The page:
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J Neurotrauma. 1994 Jun;11(3):289-301.

Early microvascular and neuronal consequences of traumatic brain injury: a light and electron microscopic study in rats.

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Department of Neurology, University of Miami School of Medicine, Florida.


The purpose of this study was to document the early morphologic consequences of moderate traumatic brain injury (TBI) in anesthetized Sprague-Dawley rats. Normothermic rats (37 degrees C) were injured with a fluid percussion pulse (1.7-2.1 atm) administered by an injury cannula positioned parasagittally over the right cerebral cortex (n = 7). At 45 min following TBI, rats were injected with the protein tracer horseradish peroxidase (HRP) and perfusion fixed or immersion fixed 15 min later for light and electron microscopic analysis. Blood-brain barrier (BBB) breakdown to HRP was present overlying the pial surface and superficial cortical layers of the injured hemisphere. A focal area of severe HRP leakage was also present at the gray-white interface of the lateral cortex. Light microscopic examination of this site revealed petechial hemorrhages associated with small venules. Dark shrunken neurons and swollen astrocytes were detected within cortical areas overlying the evolving contusion, CA3 and CA4 hippocampal subsectors, and lateral thalamus. Ultrastructural studies obtained evidence for irreversible neuronal injury and mechanical damage to vessel walls at this early posttraumatic period. In nonperfused traumatized rats, luminal platelet aggregates were also detected at sites of hemorrhage. In this model of TBI, a consistent pattern of microvascular and neuronal abnormalities can be documented in the early posttraumatic period. Pathomechanisms underlying these early changes are discussed in terms of primary and secondary injury processes.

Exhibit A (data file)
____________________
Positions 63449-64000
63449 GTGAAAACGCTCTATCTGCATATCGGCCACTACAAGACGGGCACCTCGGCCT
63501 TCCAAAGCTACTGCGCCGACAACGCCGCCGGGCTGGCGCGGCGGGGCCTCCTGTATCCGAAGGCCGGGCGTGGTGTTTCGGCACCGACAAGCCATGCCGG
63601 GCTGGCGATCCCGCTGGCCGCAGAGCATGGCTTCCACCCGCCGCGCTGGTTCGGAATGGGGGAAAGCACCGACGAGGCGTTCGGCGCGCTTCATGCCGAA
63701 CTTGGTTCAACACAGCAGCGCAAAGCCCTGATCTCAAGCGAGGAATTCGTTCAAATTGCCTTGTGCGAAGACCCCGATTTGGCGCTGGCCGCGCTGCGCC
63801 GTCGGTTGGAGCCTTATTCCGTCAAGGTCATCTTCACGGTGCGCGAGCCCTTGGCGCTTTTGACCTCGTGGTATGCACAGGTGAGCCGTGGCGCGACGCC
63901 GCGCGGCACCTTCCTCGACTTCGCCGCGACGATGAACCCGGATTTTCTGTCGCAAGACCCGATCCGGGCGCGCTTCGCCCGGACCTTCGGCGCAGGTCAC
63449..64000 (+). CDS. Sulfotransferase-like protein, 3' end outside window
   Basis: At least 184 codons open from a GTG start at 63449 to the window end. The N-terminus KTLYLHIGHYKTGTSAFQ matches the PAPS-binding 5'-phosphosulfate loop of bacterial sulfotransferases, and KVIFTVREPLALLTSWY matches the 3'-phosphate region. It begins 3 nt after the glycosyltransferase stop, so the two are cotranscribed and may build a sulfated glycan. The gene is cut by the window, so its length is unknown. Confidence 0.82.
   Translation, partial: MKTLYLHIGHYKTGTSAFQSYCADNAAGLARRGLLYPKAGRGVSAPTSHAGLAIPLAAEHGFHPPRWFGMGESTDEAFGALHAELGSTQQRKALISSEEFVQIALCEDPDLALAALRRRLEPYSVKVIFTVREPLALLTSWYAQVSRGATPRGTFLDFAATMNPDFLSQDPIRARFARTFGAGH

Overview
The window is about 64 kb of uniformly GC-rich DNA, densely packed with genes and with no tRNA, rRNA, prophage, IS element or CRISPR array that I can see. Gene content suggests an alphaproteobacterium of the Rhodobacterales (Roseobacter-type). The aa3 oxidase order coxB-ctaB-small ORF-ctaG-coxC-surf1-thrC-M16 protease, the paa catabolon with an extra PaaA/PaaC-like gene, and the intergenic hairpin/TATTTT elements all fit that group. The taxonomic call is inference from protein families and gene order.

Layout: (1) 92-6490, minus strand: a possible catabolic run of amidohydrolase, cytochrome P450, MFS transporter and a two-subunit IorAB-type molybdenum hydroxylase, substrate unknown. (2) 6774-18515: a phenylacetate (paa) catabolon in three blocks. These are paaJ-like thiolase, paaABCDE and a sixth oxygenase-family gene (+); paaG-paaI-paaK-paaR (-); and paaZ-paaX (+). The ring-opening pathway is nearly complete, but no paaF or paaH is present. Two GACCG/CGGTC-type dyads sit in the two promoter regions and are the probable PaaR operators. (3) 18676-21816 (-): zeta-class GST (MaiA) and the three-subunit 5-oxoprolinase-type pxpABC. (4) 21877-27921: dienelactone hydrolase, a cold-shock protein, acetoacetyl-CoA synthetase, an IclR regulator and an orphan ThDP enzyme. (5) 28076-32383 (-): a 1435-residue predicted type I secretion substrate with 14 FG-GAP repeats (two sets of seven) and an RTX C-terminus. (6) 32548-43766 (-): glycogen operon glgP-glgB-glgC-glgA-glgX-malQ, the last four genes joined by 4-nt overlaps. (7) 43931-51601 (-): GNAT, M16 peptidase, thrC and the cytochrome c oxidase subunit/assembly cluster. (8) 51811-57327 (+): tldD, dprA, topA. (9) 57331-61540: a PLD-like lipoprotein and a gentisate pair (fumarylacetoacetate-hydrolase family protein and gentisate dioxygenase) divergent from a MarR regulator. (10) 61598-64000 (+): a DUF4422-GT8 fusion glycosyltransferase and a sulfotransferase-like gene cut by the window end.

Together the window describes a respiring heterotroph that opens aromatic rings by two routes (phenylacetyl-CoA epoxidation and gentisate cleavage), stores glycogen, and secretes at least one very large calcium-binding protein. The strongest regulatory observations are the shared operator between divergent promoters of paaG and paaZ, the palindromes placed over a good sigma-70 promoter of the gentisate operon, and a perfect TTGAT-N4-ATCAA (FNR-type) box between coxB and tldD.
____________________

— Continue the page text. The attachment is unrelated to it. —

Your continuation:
[Indexed for MEDLINE]

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